On Perfection

As is sometimes the case, my attempt to formulate a response to a post in a forum leads me to expand my thoughts. Since I hate reading multi-paragraph forum posts I figure it’s only polite to pen such essays elsewhere and point to them.

So the topic is perfection as it relates to the wardrobe. Spend enough time on forums for men’s dress and you’ll ultimately run up against questions of perfection as you seek to take on new clothes or dispose of old ones. The parameters developed in pursuit of the perfect fit seem to tighten like a noose as options disappear and entire brands, shops, and styles are culled from the running.

Back on the mothership someone’s wondering at the modes of shoulder construction and a few of us have offered our interpretation of our own perfect shoulders. The forum being genre specific the advice will likely trend in the same direction. A soft natural shoulder that’s defined American tailoring for decades. But even within that definition is enough debate to keep these discussions at a low boil year after year.

But rather than retry the J.Press case I thought I’d say a few words on what I’ve found in the clearing where the path ends.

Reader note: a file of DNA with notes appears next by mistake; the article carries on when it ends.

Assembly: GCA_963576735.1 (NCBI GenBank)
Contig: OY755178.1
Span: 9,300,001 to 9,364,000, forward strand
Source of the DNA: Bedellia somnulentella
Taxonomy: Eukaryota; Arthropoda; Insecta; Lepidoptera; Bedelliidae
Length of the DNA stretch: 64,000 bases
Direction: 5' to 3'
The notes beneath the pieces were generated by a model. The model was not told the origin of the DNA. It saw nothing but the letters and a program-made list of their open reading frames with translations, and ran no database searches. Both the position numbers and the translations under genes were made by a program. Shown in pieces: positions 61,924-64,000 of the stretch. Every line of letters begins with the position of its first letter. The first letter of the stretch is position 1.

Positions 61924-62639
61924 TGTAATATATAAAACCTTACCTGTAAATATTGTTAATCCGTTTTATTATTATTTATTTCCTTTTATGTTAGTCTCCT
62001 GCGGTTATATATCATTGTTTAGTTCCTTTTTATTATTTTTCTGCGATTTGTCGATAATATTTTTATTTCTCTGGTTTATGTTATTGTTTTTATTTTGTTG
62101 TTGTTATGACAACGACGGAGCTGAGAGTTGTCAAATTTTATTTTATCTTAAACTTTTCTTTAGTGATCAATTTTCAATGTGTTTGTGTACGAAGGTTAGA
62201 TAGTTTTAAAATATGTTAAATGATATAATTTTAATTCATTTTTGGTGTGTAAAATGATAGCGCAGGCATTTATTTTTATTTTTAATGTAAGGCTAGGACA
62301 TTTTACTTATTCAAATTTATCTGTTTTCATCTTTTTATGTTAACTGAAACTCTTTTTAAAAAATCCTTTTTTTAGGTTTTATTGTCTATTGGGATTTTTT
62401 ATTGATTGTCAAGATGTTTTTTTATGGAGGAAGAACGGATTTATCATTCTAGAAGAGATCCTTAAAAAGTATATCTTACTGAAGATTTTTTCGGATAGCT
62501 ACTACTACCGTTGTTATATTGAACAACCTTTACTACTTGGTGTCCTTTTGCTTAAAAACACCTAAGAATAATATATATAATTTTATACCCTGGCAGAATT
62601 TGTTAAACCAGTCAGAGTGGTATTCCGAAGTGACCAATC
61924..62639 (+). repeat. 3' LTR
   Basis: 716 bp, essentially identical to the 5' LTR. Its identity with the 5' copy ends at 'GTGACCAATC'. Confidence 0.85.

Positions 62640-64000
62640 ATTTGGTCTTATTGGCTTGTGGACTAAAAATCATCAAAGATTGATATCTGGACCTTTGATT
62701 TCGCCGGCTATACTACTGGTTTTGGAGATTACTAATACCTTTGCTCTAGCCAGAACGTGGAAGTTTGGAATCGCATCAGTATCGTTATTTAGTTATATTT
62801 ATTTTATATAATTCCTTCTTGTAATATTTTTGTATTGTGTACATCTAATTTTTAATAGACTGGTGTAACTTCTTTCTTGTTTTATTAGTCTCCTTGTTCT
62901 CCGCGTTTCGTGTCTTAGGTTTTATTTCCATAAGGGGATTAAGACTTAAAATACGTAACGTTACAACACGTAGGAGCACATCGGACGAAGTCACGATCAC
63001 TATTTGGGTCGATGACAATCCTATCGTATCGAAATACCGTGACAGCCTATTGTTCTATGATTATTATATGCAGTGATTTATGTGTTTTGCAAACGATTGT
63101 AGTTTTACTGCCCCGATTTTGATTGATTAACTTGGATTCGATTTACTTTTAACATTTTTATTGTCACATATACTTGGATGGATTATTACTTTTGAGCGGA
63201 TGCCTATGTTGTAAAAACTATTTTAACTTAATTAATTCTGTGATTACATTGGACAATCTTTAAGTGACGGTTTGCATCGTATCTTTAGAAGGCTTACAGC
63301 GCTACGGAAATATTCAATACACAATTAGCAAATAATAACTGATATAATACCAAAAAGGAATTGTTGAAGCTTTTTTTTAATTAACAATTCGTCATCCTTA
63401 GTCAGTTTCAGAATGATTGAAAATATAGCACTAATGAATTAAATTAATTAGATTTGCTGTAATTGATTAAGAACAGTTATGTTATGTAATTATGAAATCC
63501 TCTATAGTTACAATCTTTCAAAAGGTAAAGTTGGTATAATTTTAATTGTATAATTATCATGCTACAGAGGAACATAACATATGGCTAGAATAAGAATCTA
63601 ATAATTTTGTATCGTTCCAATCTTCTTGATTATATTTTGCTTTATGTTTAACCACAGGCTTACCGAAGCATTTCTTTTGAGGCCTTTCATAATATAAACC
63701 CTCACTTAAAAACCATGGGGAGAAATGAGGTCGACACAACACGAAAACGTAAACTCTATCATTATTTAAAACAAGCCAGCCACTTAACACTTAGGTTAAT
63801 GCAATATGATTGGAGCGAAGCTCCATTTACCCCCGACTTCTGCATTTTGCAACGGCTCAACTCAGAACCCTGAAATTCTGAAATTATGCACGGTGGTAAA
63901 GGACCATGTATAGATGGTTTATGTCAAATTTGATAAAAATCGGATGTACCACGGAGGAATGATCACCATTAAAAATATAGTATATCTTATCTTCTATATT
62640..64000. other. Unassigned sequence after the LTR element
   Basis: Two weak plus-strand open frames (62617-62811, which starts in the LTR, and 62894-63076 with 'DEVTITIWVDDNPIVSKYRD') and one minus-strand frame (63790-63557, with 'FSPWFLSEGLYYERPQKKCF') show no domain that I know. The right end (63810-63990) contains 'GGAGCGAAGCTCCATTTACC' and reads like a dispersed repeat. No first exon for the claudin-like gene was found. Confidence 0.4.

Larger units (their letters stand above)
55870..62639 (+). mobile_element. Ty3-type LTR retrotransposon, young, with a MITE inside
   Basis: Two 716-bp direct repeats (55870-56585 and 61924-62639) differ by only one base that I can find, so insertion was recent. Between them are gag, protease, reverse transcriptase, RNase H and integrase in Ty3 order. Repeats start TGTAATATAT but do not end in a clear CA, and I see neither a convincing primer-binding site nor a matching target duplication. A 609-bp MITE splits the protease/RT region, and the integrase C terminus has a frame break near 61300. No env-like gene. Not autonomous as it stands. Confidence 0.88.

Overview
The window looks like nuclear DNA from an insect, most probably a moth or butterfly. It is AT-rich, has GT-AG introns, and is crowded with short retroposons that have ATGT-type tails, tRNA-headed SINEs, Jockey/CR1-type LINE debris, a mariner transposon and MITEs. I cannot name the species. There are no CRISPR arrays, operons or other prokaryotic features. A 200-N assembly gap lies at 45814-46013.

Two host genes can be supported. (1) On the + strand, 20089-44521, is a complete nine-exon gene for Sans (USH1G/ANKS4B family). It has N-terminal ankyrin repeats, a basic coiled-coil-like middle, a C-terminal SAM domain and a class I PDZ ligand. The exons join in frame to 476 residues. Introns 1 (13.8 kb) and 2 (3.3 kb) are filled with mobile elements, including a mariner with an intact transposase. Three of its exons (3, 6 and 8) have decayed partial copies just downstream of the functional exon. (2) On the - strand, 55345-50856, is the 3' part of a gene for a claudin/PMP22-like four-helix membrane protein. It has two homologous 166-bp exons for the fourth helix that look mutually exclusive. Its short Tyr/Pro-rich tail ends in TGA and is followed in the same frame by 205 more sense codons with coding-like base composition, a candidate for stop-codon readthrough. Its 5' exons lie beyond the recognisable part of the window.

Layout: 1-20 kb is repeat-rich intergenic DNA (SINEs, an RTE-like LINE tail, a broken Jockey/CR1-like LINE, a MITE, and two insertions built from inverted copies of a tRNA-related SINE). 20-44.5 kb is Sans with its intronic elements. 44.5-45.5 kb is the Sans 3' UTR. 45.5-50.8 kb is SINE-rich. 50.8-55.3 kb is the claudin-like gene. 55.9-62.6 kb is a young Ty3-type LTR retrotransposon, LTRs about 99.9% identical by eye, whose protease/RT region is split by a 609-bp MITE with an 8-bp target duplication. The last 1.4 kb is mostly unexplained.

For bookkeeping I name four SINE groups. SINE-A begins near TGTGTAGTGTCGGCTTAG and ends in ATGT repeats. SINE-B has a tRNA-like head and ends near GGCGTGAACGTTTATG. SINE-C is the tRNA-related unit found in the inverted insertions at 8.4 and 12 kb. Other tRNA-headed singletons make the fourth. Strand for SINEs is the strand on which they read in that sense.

Clothing is one of the few pursuits I consciously began. Unlike music, industrial design, architecture and other interests that were sort of always there, I decided that my clothes were awful and didn’t fit and most importantly didn’t project who I wanted to be. As a child of the baby boomers that brought about casual fridays I had no real role model in dressing and over 12 years of private school engenders more of a hatred of formal clothing than appreciation. So I was mostly t-shirt and jeans and bad ones at that.

What I assumed was that I would zero in on a style and develop a singular strategy around it. This started out as crisp black & grey suits with bright shirts and fat ties. That seemed to project a creative type of power that someone in design should have. And while the clothes fit alright and garnered some compliments, I was struck early on by a client who whose clothing was unremarkable in a way that blared like neon. It was my first real notice of the TNSIL style that I’d end up pursuing. The clothing looked comfortable and expensive. Every time I saw the client he was wearing something different, but always looked the same. His personality was one that was so modest that it almost contrasted with the facts as I knew them: he was moderately powerful and influential, fairly wealthy, and extremely intelligent. The clothing expressed perfectly the identity of someone engaged in real power rather than consumed by the appearance of perceived power.

I’m not using power in a Wall Street Movie or Cobra Commander sense. Maybe there’s a better word. But you know what I’m talking about.

There’s a John Mulaney joke that Donald Trump is what a Hobo thinks a rich guy should be. That’s how I see a lot of men’s formal dress. The TNSIL style never telegraphs that to me. It says “your tie can be as pink as you want, your knot can be a triple windsor, your shoes can shine like chrome and point like knives, but I run things sonny.”